This past weekend, I happened to be visiting New Orleans for a few days. And here’s how that went.
I was driven from the airport to my place of stay by a taxi driver. Attention – a happy taxi driver. My flight was delayed by two hours, and I arrived at 1 am, and this taxi driver was just so upbeat and alive. Right away he told me how awesome their city is, that rents are cheap, work is plentiful, people are awesome, nightlife is crazy and fun, and he’s going to live forever. This last piece I added in my head, but taxi drivers are supposed to be bitchy and lost for directions. This one had a GPS maybe that helped. So to put it short that night I went to bed intrigued. But before, a toilet paper bow tie welcomed me into the fine city of New Orleans.
We woke up and set off looking for breakfast. And I don’t think we got to breakfast for a good hour because we just started walking and kept walking, and walking. The streets and the houses, all the houses – they were beautiful. They were competing with each other in designs, or harmonizing, or competing, I’m not sure. And it looked like Key West on steroids or nothing like it at all. The city had its own look, a mixture of French, Spanish, and Creole influences. And cats, it had a lot of stray cats. Considering a prominent voodoo culture of the region, stray cats were fitting and creepy. Speaking of creepy, before we get to beautiful houses, this was not far from our place of stay:
You know how to make a tilted cross creepier? With body restrains.
But mostly it had buildings with beautiful verandas.
And I’m happy to report that almost every breakfast started off with a Bloody Mary. It just seemed fitting. People were all wandering buzzed and happy. Tourists mostly, but still. So this was purely peer pressure. As for food it was almost perfectly good, almost all of the time. And I say almost because we had to try some of the local concoctions such jambalaya, gumbo, and various fried alligator pieces. And you know what? Just stick to the human food, they have plenty of that and it’s delicious.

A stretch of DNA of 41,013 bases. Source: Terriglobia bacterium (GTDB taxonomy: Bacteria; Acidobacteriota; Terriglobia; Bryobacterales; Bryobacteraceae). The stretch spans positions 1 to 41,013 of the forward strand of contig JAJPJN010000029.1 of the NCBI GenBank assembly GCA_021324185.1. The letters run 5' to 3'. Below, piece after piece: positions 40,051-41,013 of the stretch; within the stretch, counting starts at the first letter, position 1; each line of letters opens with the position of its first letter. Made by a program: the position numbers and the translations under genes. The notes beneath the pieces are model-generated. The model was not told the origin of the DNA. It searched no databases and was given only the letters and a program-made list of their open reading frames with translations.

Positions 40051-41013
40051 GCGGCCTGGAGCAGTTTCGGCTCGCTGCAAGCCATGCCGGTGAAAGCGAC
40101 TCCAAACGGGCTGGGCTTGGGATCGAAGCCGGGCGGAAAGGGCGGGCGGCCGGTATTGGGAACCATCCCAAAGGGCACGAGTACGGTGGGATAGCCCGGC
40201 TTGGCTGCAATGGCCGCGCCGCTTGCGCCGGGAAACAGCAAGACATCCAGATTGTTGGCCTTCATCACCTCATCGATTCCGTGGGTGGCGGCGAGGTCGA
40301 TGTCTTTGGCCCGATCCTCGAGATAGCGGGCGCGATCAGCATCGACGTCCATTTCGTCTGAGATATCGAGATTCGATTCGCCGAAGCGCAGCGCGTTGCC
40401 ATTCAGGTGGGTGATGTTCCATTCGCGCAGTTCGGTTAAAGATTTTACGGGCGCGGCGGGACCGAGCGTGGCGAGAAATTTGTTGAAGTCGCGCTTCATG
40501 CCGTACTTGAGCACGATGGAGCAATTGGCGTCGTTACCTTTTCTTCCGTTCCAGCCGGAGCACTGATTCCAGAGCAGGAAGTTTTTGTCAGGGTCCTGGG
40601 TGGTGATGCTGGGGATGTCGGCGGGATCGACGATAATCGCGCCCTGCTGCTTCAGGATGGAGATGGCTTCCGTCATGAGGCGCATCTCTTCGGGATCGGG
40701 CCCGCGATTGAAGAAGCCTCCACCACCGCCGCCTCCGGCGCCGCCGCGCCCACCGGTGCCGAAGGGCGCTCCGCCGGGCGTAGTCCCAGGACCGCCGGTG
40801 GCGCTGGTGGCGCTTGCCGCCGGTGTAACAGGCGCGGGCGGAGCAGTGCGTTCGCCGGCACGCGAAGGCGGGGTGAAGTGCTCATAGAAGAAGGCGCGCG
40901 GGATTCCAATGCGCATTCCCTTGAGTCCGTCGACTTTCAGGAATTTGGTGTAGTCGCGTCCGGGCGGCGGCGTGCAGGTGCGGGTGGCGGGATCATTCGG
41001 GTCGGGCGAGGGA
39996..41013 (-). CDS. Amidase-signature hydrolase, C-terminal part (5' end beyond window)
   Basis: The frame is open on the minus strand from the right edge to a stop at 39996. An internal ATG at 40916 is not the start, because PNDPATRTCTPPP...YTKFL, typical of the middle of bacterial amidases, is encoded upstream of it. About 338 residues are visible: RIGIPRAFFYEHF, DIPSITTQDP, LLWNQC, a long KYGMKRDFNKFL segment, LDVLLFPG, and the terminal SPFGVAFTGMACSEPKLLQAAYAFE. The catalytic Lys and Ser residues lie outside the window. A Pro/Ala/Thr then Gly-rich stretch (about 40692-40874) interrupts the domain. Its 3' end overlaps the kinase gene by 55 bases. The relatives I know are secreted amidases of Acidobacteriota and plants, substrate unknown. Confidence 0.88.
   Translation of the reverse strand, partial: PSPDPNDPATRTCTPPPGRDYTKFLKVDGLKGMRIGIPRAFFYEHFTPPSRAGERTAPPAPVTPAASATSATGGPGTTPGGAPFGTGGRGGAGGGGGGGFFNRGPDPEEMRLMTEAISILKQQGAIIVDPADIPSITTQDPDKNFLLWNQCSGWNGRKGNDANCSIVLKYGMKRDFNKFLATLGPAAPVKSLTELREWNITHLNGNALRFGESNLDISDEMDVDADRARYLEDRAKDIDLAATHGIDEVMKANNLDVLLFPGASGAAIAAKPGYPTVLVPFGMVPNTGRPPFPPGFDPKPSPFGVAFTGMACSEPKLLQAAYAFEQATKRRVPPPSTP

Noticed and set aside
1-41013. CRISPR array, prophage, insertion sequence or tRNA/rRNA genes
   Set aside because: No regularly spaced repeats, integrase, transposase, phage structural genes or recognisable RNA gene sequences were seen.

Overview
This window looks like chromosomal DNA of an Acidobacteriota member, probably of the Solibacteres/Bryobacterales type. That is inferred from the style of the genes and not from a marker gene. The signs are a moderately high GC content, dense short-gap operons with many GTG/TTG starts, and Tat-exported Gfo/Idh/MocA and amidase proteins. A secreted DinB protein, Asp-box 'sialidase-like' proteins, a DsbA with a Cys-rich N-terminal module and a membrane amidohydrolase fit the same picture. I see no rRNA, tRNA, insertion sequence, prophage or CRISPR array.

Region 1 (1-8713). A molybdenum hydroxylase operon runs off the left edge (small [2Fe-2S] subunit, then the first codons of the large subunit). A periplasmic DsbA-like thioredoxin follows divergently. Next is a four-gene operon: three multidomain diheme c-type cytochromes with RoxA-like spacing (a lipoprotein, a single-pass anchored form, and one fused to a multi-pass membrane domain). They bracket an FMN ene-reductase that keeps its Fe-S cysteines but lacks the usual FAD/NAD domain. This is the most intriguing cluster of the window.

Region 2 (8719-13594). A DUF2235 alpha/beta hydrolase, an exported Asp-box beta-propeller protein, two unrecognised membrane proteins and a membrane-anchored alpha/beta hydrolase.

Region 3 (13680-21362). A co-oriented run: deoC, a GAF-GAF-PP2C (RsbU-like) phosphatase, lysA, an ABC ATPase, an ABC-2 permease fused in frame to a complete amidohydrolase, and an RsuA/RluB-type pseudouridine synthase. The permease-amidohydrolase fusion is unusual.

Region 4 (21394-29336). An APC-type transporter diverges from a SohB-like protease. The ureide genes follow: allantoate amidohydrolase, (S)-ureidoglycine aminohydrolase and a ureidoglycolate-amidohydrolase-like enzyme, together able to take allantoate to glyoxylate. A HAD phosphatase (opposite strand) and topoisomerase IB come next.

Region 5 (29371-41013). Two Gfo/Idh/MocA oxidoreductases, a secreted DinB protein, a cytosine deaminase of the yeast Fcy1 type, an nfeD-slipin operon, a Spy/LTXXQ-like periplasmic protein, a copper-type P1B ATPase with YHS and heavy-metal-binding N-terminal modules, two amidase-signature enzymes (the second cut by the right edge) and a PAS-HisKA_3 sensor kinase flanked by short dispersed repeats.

And then we just kept on wandering the streets. French Quarter: Bourbon street, Royal street (personal favorite), Frenchman street (local favorite (a local told us)). And they all had those ridiculously cute verandas with plants and tiny tables, and it was all, restaurants, bars, shops, and galleries. At one point we got to the Jackson square with a gorgeous colonial looking church, a park with palm trees right in front of it, and a huge line of psychics sitting right there offering their services. It’s all about convenience, pray at church, see a psychic, or do both. Great marketing strategy or stupidity, not sure which.
Live music was everywhere. Jazz of course, good and a lot of it. But don’t expect it to start anytime sooner than noon because hangover musicians need their beauty sleep as well. And as the day progressed, things got busier, wilder, loader, drunker. And all sorts of people were there, young and old, and black and white, with a baby in one hand, and a drink in another. No babies got hurt during the process. I hope.
And then one day, we took a tour of the local Saint Luis Cemetery. And I just googled it to look up the name again, and apparently this cemetery has 3.8 star reviews, as opposed to Lafayette Cemetery No. 1 with 4.0 stars. Tough competition. Anyway, we had a guide and she told us all how the graves are above ground because of the swampy lands. And those that choose to be buried underground need to have brick walls, and as it rains, the water rises, and caskets hit against the walls, making ‘beautiful’ noises. Like I needed that picture in my head. And then we visited a grave of the local voodoo queen – Marie Laveau. And the wind picked up and the clouds darkened… Not really, nothing happened.
Then we went to see the Garden district, which was just streets lined with wealthy colonial houses, and it was exactly how I pictured rich, Deep South to look. And we just walked for hours, and took pictures, and it was day, and it was good.
As we got back closer to the French Quarters, we stopped to have a drink. And this bartender kept talking about his life in New Orleans. To put it short, here’s a story he told me ‘you know, I have a neighbor, and she’s 50, she’s a bartender same as me, and sometimes when I get home late, she walks out of her apartment, and we sit down and have a beer, and a cigarette. Sometimes, she walks out exactly as she was in her apartment. You don’t know how many times I have seen her naked. She’s the most normal person I know around here.’
And it’s true, people of New Orleans seemed to be very liberal, and with diverse life values: like curing all types of cancer, and killing a cop (that actually happened)
So that’s New Orleans for you.